Shifting the law on copyright infringement

Shifting the law on copyright infringement

The Federal Government has recently announced that it will be introducing some important reforms to the Copyright Act to legalise the (temporary) recording of a TV or radio program (known as “time-shifting”) and the transfer of music from a CD to a portable MP3 player or a video tape to DVD (known as “format-shifting”).

Background to reforms

Broadly speaking, there are fair dealing defences to otherwise infringing acts under the Copyright Act for the specific purposes of:

  • research or study;
  • criticism or review;
  • reporting news; and
  • judicial proceedings or legal advice.

Private use exceptions

An exception for time-shifting will be introduced. This exception will permit the recording of a TV or radio program to be viewed or listened to at a later time but only for a single use.

An exception for format-shifting will be introduced. This exception will permit a person who has purchased a legitimate copy of copyright material to make a copy in a different format. It will not, however, allow a person to make a back-up copy of a CD in the same format as the original.

Flexible dealing exceptions

Existing exceptions and statutory licences will be strengthened to enable:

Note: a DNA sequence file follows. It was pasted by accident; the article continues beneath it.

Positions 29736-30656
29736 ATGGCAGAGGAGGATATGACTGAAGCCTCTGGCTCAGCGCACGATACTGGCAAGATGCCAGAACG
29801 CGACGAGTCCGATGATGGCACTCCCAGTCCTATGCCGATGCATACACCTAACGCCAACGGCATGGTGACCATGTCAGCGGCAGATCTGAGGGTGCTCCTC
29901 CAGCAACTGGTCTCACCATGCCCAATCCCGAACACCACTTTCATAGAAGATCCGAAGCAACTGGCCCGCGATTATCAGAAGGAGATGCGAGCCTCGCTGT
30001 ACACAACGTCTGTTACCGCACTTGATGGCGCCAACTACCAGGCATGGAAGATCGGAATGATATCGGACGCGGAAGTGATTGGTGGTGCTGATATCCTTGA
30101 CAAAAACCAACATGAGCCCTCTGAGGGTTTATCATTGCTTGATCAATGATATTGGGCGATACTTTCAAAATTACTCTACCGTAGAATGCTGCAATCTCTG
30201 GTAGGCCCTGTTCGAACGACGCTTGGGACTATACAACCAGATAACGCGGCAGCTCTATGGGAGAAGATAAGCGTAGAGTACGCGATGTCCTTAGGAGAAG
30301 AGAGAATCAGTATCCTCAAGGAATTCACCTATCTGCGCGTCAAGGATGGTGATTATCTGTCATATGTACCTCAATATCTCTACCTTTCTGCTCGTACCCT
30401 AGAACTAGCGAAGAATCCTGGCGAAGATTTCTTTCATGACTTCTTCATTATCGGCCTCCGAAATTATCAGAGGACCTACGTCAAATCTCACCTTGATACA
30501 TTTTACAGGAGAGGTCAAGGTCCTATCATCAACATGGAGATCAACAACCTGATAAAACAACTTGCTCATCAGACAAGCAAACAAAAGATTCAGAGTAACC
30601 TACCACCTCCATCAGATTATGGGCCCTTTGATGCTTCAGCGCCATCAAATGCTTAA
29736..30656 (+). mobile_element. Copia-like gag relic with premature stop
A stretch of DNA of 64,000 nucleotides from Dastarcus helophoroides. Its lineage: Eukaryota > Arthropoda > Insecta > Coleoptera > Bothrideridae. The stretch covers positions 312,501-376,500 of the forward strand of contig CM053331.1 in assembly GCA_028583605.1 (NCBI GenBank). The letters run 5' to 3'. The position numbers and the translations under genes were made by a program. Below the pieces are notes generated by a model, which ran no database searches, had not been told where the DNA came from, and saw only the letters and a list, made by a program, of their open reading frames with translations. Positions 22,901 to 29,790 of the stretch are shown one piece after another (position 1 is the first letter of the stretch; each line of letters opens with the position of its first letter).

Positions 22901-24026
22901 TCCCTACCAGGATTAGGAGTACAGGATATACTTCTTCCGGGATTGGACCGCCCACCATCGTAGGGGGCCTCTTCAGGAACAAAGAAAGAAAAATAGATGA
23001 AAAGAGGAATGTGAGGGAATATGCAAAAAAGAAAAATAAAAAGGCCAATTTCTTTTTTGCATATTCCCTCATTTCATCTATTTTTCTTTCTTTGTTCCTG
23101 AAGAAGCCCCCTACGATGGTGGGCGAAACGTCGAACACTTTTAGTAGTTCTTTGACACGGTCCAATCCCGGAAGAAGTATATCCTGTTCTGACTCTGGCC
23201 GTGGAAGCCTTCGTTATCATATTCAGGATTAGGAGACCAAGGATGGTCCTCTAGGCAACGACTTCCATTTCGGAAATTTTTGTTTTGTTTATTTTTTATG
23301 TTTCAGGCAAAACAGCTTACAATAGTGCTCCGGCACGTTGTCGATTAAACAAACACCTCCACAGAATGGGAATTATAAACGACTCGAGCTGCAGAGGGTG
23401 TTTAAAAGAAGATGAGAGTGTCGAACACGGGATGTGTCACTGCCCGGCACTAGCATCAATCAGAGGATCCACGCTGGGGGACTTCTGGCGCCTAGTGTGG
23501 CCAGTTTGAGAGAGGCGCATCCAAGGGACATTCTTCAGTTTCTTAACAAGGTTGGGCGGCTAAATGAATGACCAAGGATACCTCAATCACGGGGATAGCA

• non-commercial uses by libraries, museums, archives;
  • non-commercial uses by educational institutions for the purpose of teaching;
  • non-commercial uses for the benefit of people with disabilities; and
  • parody and satire.

Other amendments

Reforms are also proposed in relation to:

  • the use of Internet material;
  • removal of the legislative cap on copyright licence fees paid by radio broadcasters for playing sound recordings;
  • harsher and more swift enforcement measures against copyright piracy including:

    • police power to issue on-the-spot fines and access and recover profits made by copyright pirates;
    • the introduction in civil cases of an evidential presumption of copyright ownership in films that recognises worldwide labelling practices;
    • increasing the Court’s power to award larger damages or other remedies in circumstances where there have been multiple acts of infringement;
    • clarification in relation to infringement by making electronic reproductions or copies of copyright material; and
    • making it an offence for a pay TV subscriber to distribute a subscription broadcast to other premises or for a subscriber to use the broadcast for commercial purposes if the subscription fee has not been paid.

Customs seizures

To complement the seizure provisions under the Copyright Act, the Commerce (Trade Descriptions) Act will be amended to allow Customs to seize an imported article containing a false description without a warrant.


A draft exposure Bill is expected to be released soon. The scope of the new range of exceptions and practical implementation of the increased enforcement measures remains to be seen in the detail.

A link to the A-G’s Media Release is at: